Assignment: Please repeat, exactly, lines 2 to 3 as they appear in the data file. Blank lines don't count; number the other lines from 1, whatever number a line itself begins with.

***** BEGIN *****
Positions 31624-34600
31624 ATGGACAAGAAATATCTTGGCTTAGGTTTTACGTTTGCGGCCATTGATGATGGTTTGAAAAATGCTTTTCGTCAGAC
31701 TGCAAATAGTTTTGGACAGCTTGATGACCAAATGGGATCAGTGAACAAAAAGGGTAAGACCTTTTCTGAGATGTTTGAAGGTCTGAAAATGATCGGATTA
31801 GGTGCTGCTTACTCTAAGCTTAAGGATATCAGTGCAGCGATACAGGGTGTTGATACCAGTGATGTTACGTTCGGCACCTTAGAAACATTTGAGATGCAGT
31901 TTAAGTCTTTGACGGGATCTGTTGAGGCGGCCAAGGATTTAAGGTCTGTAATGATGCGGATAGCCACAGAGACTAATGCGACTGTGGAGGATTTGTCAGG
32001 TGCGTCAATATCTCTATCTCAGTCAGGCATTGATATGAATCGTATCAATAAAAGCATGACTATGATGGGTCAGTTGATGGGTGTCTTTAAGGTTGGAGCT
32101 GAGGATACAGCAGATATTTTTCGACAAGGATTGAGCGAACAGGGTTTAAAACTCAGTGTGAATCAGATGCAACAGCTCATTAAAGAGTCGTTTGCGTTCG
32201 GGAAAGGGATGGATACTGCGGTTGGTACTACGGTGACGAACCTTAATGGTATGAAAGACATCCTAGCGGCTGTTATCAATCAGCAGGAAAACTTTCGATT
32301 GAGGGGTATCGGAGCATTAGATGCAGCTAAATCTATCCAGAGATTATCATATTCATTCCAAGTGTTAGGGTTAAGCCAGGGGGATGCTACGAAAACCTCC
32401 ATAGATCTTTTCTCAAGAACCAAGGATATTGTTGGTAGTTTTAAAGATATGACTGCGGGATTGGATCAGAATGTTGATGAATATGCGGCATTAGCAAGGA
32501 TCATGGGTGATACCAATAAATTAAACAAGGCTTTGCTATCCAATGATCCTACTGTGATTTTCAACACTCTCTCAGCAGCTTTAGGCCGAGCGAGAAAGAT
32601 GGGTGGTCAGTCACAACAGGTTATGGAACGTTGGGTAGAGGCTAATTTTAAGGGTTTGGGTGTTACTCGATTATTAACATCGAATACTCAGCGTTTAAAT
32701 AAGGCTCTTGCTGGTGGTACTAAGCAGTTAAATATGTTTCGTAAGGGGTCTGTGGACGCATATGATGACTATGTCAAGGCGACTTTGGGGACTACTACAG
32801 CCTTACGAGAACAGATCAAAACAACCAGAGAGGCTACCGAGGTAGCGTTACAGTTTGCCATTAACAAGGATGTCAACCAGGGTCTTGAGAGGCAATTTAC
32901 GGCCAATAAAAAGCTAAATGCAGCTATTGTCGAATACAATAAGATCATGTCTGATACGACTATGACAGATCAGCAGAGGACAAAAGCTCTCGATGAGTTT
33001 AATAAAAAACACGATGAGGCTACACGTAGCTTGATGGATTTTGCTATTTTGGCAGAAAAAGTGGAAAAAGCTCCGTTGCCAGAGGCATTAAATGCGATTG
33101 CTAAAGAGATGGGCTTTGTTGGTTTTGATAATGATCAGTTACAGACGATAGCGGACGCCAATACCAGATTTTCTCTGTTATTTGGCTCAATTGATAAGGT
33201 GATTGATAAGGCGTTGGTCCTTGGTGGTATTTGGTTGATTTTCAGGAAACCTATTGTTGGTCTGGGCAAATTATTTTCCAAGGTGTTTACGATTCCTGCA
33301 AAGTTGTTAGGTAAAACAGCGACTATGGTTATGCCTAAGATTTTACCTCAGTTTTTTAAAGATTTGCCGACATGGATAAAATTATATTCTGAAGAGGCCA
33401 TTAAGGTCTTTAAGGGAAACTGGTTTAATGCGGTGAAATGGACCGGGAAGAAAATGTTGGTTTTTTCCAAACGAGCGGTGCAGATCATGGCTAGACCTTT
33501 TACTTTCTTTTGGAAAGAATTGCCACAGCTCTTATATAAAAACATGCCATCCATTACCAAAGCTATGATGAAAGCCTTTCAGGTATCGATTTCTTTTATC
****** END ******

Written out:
31624 ATGGACAAGAAATATCTTGGCTTAGGTTTTACGTTTGCGGCCATTGATGATGGTTTGAAAAATGCTTTTCGTCAGAC
31701 TGCAAATAGTTTTGGACAGCTTGATGACCAAATGGGATCAGTGAACAAAAAGGGTAAGACCTTTTCTGAGATGTTTGAAGGTCTGAAAATGATCGGATTA